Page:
The ability of policy and administrative personnel to shape and target improvement practices with the highest potential return in terms of quality and efficiency is hindered by the absence of standardized data that captures enrollment and disenrollment performance. The need for meaningful data to better understand the consequences or costs of churn is highlighted in a Robert Wood Johnson Foundation–sponsored report that describes three categories of specific metrics: enrollment-disenrollment, retention-transition, and indicators of coverage cessation (8). Enrollment metrics should focus on numbers of applications and reapplications in the queue, length of processing time, rates of disenrolled beneficiaries who become reenrolled within specified time frames (for example, one to three months), and the disenrollment period for eligible but not enrolled beneficiaries. Further efforts are required to define metrics that capture the costs of utilization and of unwarranted navigator and administrative work and uncompensated care associated with disenrolling and reenrolling otherwise eligible beneficiaries.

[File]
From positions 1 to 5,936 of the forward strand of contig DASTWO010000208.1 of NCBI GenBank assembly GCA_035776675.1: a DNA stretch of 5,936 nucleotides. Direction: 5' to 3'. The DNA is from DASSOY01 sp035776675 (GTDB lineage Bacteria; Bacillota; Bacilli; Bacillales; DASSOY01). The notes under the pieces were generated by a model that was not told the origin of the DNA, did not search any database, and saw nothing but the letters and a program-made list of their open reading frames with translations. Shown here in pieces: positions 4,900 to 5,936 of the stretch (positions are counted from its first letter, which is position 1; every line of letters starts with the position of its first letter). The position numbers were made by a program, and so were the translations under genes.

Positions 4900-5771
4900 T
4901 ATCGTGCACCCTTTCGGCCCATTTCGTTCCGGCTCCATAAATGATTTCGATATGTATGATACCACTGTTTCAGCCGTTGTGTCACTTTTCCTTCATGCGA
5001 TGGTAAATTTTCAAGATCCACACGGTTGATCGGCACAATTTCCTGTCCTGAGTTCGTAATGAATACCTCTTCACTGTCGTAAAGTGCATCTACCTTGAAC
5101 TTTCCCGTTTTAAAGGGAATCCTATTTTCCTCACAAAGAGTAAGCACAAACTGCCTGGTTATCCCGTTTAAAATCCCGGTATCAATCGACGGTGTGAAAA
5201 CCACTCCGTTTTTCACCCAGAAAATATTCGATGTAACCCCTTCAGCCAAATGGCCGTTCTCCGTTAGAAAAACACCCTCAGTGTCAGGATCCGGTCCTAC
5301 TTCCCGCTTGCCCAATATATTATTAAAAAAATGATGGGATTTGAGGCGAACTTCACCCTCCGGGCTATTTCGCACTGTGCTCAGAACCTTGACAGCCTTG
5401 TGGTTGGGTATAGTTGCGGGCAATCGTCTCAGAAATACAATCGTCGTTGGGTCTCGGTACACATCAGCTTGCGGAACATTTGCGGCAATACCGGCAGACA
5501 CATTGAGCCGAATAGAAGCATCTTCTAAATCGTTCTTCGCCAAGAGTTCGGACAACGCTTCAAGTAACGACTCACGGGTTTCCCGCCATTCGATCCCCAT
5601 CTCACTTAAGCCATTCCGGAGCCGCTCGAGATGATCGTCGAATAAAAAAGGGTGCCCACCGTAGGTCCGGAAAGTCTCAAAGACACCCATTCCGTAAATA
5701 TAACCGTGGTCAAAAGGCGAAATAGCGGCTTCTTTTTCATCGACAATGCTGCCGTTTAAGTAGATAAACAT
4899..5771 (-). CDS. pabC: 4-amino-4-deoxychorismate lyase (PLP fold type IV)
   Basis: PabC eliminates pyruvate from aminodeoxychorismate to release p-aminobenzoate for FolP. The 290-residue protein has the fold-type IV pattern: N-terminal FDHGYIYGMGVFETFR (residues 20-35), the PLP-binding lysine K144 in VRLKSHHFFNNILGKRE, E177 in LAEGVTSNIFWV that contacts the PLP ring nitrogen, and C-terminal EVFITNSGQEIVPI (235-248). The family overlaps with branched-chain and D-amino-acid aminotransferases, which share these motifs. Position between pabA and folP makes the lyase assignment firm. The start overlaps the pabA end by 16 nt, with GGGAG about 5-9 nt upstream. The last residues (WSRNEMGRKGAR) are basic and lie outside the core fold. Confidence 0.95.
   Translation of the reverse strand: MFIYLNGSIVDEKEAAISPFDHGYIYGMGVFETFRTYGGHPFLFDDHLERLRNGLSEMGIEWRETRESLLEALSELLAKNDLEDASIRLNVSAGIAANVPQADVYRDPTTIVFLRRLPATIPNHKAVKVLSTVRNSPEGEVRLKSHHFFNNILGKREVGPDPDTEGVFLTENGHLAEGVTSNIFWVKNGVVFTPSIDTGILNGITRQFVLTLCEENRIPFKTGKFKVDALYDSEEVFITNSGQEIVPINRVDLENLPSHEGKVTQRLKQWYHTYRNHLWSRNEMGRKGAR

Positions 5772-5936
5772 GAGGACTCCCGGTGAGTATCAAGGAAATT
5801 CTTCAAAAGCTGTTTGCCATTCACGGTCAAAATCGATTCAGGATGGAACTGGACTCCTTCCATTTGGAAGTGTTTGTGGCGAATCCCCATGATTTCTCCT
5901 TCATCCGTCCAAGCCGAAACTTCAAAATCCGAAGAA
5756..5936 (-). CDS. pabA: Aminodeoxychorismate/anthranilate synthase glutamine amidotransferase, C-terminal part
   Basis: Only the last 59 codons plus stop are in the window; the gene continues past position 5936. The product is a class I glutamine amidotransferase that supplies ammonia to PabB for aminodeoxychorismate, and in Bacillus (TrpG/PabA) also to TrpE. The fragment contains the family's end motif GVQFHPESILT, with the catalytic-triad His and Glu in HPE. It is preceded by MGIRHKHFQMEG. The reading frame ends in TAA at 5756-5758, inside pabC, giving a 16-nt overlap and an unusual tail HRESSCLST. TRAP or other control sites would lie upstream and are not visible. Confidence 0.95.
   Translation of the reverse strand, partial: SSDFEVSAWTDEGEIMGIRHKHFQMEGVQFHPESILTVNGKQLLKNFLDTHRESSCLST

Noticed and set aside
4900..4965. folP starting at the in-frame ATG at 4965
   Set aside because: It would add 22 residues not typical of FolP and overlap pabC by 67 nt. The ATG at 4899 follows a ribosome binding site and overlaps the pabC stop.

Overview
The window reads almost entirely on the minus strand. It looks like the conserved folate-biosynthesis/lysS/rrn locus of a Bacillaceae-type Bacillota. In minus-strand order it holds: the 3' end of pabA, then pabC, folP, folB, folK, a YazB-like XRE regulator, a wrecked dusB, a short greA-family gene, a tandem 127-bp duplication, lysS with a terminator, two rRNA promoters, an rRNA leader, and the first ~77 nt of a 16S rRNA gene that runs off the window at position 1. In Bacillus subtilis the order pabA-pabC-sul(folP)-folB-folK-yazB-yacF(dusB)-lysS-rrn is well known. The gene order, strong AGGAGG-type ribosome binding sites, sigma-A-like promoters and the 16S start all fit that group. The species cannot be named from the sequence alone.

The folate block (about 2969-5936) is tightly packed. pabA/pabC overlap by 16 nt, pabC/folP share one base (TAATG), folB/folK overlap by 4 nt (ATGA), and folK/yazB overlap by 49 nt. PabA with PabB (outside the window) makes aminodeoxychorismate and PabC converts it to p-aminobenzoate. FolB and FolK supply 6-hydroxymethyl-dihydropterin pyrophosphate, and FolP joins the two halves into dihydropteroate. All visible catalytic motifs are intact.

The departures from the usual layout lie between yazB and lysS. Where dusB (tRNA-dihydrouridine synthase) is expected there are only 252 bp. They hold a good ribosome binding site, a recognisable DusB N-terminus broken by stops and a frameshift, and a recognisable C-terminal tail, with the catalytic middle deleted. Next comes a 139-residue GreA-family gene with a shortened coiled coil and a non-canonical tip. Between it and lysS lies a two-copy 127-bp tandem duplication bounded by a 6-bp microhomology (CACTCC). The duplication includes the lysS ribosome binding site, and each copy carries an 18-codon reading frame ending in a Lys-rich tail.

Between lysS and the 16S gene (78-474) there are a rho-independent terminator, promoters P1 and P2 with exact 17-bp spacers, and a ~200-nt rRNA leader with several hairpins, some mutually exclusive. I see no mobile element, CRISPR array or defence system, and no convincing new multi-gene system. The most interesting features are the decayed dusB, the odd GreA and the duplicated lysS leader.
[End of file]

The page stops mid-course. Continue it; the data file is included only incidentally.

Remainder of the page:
Finally, the misalignment between Medicaid, subsidized exchange, and Medicare plans of enrollment effective dates (the beginning and end of the month, annually, and so forth) and of benefit continuity and eligibility categories often results in periods of discontinuity for beneficiaries whose circumstance requires migrating between these plans. Enrollment effective-date periods, benefit continuity, and eligibility categories within and between these programs should be aligned.